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Recovery of Phosphine in Venus' Atmosphere from SOFIA Observations
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  • Jane Greaves,
  • Janusz Jurand Petkowski,
  • Anita M S Richards,
  • Clara Sousa-Silva,
  • Sara Seager,
  • David L Clements
Jane Greaves
Cardiff University

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Janusz Jurand Petkowski
Massachusetts Institute of Technology
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Anita M S Richards
JodrellBank Centre for Astrophysics
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Clara Sousa-Silva
Bard College
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Sara Seager
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David L Clements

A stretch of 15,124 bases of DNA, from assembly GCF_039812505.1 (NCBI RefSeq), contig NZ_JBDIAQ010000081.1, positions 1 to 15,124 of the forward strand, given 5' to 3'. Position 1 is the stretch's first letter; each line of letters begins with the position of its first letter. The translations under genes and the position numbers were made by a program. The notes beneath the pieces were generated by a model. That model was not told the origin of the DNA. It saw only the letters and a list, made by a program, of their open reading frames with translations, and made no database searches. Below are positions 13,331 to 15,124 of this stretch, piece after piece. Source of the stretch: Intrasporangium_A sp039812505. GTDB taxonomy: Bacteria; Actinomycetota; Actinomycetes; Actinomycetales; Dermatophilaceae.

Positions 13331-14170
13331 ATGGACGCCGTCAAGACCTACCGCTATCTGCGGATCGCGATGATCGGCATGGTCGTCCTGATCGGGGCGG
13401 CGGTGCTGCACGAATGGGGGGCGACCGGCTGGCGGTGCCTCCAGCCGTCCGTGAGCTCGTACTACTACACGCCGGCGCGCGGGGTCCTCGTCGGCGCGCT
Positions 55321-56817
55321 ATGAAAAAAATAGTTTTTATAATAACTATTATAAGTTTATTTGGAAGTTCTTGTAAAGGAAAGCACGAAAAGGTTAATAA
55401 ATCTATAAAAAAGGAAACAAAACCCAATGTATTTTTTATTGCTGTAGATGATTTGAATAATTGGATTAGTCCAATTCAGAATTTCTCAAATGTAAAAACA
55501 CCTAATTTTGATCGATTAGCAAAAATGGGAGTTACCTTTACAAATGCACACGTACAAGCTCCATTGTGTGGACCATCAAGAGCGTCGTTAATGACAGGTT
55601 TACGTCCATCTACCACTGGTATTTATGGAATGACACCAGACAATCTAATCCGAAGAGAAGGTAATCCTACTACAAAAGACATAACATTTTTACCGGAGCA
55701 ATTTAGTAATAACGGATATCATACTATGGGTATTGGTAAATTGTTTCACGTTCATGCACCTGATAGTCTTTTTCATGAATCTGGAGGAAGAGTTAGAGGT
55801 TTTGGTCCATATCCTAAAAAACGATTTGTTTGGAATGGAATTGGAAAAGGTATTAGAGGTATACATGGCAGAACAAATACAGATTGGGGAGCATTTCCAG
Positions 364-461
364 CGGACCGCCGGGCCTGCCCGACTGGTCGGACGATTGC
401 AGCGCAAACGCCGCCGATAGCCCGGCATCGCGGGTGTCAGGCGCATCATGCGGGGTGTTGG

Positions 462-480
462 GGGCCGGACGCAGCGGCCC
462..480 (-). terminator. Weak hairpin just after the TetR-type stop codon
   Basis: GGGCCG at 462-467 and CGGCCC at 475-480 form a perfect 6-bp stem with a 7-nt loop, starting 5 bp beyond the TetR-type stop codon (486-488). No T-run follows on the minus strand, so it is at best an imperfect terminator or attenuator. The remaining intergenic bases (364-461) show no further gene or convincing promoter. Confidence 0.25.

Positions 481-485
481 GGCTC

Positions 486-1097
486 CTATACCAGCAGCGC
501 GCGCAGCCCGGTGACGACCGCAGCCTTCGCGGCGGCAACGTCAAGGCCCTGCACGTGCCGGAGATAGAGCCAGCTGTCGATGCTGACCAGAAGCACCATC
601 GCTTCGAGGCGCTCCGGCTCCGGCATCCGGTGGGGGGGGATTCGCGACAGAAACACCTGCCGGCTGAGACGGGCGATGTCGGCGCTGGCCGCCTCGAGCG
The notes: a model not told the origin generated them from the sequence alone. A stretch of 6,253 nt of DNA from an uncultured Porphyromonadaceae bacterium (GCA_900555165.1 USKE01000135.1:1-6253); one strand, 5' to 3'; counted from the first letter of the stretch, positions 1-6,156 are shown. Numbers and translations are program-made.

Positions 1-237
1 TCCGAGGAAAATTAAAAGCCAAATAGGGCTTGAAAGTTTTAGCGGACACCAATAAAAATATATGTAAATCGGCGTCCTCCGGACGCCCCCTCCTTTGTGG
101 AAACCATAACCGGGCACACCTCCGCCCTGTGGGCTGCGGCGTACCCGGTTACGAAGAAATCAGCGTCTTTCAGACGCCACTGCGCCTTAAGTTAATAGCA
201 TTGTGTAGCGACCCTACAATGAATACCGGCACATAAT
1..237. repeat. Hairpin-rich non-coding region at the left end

Imperial College
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Searches for phosphine in Venus’ atmosphere have sparked a debate. Cordiner et al. 2022 analyse spectra from the Stratospheric Observatory For Infrared Astronomy (SOFIA) and infer <0.8 ppb of PH3. We noticed that spectral artefacts arose mainly from inessential calibration-load signals. By-passing these signals allows simpler post-processing, and 6.5σ detection of 1 ppb of PH3 at ~75 km altitude (just above the clouds). Compiling six phosphine results would suggest the abundance inverts: decreasing above the clouds but rising again in the mesosphere from some unexplained source. However, no such extra source is needed if phosphine is undergoing destruction by sunlight (photolysis), as it does on Earth. Low values/limits were found where the viewed part of the super-rotating Venusian atmosphere had passed through sunlight, while the high values are from views moving into sunlight. We suggest Venusian phosphine is indeed present, and so merits further work on models of its origins.